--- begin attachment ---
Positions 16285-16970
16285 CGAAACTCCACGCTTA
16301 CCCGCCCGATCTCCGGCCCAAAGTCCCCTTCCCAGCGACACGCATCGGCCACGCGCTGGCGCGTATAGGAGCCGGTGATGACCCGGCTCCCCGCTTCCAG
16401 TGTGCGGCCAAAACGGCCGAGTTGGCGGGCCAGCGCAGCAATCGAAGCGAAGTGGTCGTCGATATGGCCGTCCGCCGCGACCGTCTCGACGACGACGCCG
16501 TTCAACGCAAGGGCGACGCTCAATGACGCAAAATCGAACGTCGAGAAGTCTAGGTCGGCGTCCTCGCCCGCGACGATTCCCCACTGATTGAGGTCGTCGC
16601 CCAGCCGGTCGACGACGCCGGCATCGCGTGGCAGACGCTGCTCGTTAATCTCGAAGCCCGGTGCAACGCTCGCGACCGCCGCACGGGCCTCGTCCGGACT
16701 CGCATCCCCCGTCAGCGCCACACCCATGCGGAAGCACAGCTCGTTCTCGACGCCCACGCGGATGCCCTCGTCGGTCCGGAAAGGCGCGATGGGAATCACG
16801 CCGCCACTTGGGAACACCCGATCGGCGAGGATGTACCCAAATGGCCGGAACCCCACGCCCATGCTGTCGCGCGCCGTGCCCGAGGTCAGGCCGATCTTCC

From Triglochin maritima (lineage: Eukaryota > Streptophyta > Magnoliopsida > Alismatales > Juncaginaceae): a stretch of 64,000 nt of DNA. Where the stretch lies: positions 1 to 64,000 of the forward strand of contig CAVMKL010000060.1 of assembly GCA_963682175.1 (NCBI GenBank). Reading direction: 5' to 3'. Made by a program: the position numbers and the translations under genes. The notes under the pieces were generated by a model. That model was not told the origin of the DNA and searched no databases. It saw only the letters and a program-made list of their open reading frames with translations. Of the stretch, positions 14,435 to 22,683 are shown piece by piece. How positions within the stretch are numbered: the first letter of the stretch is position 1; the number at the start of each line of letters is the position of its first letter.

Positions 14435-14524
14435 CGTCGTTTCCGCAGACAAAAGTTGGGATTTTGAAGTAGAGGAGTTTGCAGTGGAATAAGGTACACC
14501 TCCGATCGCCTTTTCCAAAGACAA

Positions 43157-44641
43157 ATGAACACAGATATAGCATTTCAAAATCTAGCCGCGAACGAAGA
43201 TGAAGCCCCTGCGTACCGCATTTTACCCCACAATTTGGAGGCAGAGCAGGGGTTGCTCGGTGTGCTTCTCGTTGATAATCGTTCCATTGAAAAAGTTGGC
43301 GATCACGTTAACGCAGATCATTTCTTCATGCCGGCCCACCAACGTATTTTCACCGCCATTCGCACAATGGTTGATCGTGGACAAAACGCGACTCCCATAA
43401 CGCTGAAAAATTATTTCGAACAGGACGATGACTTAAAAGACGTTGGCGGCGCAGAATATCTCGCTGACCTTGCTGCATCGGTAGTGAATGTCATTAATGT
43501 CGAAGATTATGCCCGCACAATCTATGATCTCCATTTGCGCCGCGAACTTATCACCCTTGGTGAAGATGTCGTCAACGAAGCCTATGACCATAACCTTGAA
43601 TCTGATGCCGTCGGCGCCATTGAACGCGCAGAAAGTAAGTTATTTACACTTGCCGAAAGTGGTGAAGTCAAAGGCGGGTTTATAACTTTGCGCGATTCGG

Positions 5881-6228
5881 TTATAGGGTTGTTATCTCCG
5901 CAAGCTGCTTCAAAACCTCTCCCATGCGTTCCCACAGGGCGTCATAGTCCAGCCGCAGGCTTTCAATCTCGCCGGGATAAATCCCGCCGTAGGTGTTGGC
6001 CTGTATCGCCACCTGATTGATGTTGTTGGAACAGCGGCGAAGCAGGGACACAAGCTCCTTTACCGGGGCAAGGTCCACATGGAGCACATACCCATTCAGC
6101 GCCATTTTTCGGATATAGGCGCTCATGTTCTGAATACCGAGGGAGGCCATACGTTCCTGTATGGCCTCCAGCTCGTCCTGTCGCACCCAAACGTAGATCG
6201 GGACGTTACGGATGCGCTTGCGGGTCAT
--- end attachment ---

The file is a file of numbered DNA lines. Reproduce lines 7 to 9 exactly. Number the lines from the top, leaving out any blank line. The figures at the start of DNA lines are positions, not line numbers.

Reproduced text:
16701 CGCATCCCCCGTCAGCGCCACACCCATGCGGAAGCACAGCTCGTTCTCGACGCCCACGCGGATGCCCTCGTCGGTCCGGAAAGGCGCGATGGGAATCACG
16801 CCGCCACTTGGGAACACCCGATCGGCGAGGATGTACCCAAATGGCCGGAACCCCACGCCCATGCTGTCGCGCGCCGTGCCCGAGGTCAGGCCGATCTTCC

From Triglochin maritima (lineage: Eukaryota > Streptophyta > Magnoliopsida > Alismatales > Juncaginaceae): a stretch of 64,000 nt of DNA. Where the stretch lies: positions 1 to 64,000 of the forward strand of contig CAVMKL010000060.1 of assembly GCA_963682175.1 (NCBI GenBank). Reading direction: 5' to 3'. Made by a program: the position numbers and the translations under genes. The notes under the pieces were generated by a model. That model was not told the origin of the DNA and searched no databases. It saw only the letters and a program-made list of their open reading frames with translations. Of the stretch, positions 14,435 to 22,683 are shown piece by piece. How positions within the stretch are numbered: the first letter of the stretch is position 1; the number at the start of each line of letters is the position of its first letter.